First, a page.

In other words, the ghazal begins paradoxically: If to assume that love here is inspired to the highest degree, to the ds, but at the same time the whole world with all its skies and fields, snow and wind, flames and flowers is dissolved in love, then is not it a miracle of a small ghazal? Casida de las palomas oscuras Por las ramas del laurel van dos palomas oscuras. What was amazing about witnessing her performance, her presentation, was not that sivan was perfect, as if rehearsed and replicated. There are no traditional poles here, no traditionally presented colorful images, and no other attributes of the ghazal technique. Divan del Tamarit re In other words, this ghazal is a perfectly balanced composition.

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However, a great deal of confusion and skepticism exists about duende. But the concept really rests on a few basic principles that Lorca outlined quite clearly, if a bit hyperbolically.

Lorca did not coin the term. The duen is an impish household sprite or daemon who likes to play tricks and turn things upside down. While this definition is not precise, it makes clear that duende has nothing to do with the Judeo-Christian devil, a destructive being that embodies evil.

Dionysus is associated with wine, ecstasy, fertility, theatre and the arts. Thus duende is an ecstatic, creative and artistic force. Its ecstatic element makes it disruptive, like the impish duen.

Personifying or deifying duende as a demon has caused it to be confused with the evil spirits that haunts the superstitious. Duende is not an external thing that possesses the artist, though it may feel that way. It exists as a very natural aspect of the human psyche.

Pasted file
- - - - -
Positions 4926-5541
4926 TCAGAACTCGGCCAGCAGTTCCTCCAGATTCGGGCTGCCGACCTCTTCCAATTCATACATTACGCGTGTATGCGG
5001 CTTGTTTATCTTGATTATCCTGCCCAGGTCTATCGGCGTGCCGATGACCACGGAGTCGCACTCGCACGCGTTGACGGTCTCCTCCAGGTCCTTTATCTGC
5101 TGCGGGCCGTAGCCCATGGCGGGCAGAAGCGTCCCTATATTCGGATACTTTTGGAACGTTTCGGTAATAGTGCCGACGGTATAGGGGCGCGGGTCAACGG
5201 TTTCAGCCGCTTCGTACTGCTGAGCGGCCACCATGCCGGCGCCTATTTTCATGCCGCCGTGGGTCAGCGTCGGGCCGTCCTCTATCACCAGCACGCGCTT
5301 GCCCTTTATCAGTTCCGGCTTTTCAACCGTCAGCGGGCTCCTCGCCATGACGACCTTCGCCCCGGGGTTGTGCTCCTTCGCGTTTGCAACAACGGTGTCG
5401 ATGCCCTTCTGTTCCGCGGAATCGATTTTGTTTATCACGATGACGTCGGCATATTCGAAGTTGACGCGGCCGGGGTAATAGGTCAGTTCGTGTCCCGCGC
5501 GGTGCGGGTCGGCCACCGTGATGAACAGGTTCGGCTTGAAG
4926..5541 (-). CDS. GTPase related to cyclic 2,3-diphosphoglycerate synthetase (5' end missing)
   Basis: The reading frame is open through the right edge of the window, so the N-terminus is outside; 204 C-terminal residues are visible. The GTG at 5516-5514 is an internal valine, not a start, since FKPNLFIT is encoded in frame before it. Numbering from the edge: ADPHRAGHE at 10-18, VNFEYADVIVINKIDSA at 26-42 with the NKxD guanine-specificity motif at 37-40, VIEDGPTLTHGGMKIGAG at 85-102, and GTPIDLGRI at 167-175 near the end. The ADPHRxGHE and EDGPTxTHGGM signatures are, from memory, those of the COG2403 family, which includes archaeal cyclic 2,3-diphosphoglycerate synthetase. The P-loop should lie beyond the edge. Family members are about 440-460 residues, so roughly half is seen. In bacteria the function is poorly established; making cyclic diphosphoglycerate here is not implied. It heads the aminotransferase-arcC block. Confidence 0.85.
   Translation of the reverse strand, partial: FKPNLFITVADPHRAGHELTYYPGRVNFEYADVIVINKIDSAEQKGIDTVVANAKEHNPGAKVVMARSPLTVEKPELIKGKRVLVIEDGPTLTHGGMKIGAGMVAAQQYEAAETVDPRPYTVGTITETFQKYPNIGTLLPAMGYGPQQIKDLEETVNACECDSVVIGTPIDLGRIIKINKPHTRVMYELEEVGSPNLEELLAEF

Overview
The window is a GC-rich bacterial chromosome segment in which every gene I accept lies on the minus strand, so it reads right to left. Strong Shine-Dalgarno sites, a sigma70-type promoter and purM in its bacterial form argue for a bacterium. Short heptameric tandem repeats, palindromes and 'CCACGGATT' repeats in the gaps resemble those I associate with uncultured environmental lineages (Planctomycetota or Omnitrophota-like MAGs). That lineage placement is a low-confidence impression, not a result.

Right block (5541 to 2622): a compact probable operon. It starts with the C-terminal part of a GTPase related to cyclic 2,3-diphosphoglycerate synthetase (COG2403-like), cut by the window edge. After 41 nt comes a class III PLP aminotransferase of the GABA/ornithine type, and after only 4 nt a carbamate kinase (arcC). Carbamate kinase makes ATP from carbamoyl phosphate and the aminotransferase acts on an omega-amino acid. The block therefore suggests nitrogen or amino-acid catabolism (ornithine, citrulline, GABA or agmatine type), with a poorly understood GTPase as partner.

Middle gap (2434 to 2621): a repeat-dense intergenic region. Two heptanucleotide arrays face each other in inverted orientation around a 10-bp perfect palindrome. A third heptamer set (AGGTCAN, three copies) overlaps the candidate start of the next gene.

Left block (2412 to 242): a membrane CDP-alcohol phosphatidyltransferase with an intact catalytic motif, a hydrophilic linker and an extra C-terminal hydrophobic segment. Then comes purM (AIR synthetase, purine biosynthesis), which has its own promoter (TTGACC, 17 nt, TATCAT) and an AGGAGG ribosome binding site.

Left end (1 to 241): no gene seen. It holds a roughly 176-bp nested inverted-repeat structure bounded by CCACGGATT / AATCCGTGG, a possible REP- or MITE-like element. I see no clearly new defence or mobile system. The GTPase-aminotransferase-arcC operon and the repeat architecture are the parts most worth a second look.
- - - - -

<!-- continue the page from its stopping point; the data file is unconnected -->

In particular, it represents reaching for the emotional marrow of the psyche that the conscious mind protects. This marrow, not gods or demons, is the source of art. Lorca never used these terms. But these words at least approximate in familiar terms what duende is about and provide a place to start.

They themselves are hard to define, but you know them when you experience them in art. Duende Likes to Fight and Wound Conventional wisdom tells us that the true artist must open up and let go, that artistic truth is a matter of release from the limits and strictures of civilization, particularly bourgeois civilization. Duende sees things a little differently. With duende, struggle rather than release is the operant word. In other words, the artist must breech the very bone that protects the marrow of the psyche.